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Health professionals

Children have sensitive skin that is particularly vulnerable to the sun’s harsh UV radiation. It’s not just about avoiding a bad sunburn – overexposure to UV radiation during the first 18 years can greatly increase the risk of developing skin cancer later in life.

Follow the tips below to stay SunSmart this summer and protect your child’s skin!

1. Check the UV before you go out for the day

The UV index indicates the strength of UV radiation reaching the ground. A UV level of three and above can cause damage to unprotected skin.

The UV Index (not the temperature) should be used to guide whether sun protection is required for outdoor activities. In Western Australia, UV levels reach levels of 3 or above for on nearly every day of the year, even in the most southerly parts of the state. In summer, the UV reaches extreme levels nearly every day. Being aware of times when UV is 3 and above can help you plan your activities and ensure your child is adequately protected.

You can check the UV Index daily on the free SunSmart app, the weather forecasts on the Bureau of Meteorology website, or at

2. Avoid sun exposure for babies under 12 months

A baby’s skin is thin, extremely sensitive and can burn easily. Babies under 12 months should not be exposed to direct sun when the UV Index is three or above.

Try to keep your baby out of the sun and well protected with clothing, a hat and shade.

3. Schedule your outdoor activities for when UV is low

Schedule your outdoor activities when the UV is lower, such as early mornings or evenings. This can be difficult during summer if UV remains high throughout the day. So, if you are heading outside with your child in the middle of the day, ensure you make maximum use of shade, sunscreen, hats and protective clothing.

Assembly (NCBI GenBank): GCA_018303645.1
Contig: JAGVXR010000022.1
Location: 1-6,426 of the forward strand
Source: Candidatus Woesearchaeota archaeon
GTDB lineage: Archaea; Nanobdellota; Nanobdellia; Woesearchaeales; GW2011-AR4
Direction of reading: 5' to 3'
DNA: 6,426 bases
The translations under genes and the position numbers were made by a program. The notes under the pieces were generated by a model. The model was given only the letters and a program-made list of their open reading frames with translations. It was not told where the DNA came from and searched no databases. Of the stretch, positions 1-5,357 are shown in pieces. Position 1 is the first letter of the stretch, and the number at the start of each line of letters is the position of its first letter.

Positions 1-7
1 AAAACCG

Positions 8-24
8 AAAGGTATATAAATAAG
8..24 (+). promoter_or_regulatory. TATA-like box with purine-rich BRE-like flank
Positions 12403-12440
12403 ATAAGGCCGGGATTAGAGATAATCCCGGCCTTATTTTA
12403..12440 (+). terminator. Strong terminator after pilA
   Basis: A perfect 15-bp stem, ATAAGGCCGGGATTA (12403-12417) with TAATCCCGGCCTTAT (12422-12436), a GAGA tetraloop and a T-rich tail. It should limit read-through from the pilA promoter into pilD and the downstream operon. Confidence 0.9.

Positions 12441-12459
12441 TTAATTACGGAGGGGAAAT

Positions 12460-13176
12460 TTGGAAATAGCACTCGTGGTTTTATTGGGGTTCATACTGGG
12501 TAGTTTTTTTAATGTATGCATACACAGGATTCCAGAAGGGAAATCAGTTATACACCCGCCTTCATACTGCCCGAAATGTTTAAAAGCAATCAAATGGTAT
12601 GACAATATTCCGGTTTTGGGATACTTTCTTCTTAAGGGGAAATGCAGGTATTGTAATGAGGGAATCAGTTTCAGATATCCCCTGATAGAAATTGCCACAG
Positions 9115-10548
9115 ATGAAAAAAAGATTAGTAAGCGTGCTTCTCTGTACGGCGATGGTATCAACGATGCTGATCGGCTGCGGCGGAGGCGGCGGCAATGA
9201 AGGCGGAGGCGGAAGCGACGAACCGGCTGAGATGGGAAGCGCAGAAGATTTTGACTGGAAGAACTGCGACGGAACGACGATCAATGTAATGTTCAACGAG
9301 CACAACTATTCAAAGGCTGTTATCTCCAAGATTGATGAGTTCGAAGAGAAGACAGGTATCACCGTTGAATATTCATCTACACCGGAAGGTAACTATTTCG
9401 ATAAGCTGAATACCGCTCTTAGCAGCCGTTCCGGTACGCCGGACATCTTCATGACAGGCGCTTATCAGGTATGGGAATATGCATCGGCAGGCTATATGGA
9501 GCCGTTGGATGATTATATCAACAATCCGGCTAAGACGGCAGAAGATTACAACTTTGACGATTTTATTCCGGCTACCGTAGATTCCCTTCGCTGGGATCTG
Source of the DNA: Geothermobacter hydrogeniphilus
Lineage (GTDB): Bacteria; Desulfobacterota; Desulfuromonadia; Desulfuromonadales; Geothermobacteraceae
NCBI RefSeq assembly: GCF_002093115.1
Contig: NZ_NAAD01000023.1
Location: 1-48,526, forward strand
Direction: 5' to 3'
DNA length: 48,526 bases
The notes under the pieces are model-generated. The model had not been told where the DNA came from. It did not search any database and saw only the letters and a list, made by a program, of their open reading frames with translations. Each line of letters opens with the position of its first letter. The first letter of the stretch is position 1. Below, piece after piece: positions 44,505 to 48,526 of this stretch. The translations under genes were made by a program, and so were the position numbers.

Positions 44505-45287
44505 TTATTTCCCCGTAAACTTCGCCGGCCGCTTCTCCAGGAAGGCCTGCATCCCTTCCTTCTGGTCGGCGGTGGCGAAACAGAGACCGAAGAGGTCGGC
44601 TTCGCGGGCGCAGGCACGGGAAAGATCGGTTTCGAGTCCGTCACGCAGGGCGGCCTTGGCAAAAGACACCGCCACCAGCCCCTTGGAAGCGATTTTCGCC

4. Choose protective clothing

Clothing provides a physical barrier between UV and the sun and is one of the most effective ways to protect your child’s skin. Try to select clothing that covers as much of your child’s skin as possible, for example, long-sleeve shirts with a high neckline and long pants.

Our summers can get hot, so you can select loose fitting clothes that still allow freedom for your child to move and air to circulate. Natural fibres like cotton are also cooler to wear.

For outdoor swimming, ensure your child wears a long sleeve rashie to protect their arms and torso, and longer style swimmers like boardies.

When buying new items, you can check if it has a swing tag with a UPF rating. These fabrics have been tested to determine how effective they are at blocking UV radiation.

5. Choose hats over caps

Choose a broad-brimmed or bucket style hat that protects your child’s face, neck and ears. Caps are not recommended as the ears, sides of the face and neck are still exposed to the sun.

6. Apply SPF50+ sunscreen

Sunscreens should be used to protect areas of the body where physical protection provided by hats and clothing is not adequate.

When applying sunscreen on your child:

  • Select one that is broad spectrum, water resistant and SPF50+
  • Apply it liberally to cover their skin
  • Apply it 20 minutes before going outside
  • Reapply every two hours

Sunscreen is not recommended for babies under the age of 6 months. For older infants, keep out of the sun and well protected with clothing, then sunscreen only needs to be used occasionally on very small areas of their skin. Choose a sunscreen formulated for infants such as a sensitive or toddler sunscreen. These are just as protective, but much gentler on their skin.

7. Find a shady spot or bring your own shade

When heading out during the day, try to find a shady spot under buildings or trees. The shade should be as large as possible. If you’re going somewhere that doesn’t have a lot of shade, make sure to bring your own shade, such as a beach tent or umbrella.

Remember that UV can reflect off surrounding surfaces, so you should still use other sun protection measures.

8. Choose sunglasses that meet Australian standards

Children should also wear sunglasses to protect their eyes. Sunglasses sold in Australia must comply with Australian Standard AS/NZS 1067.

Be wary of sunglasses sold as toys as these may not meet Australian standards.

Bonus tip:

Don’t forget your own sun protection. Role modelling wearing sunscreen, hats and sun protective clothing like rashies will not only reduce your own risk of skin cancers, but also help to encourage children to be SunSmart.

For more information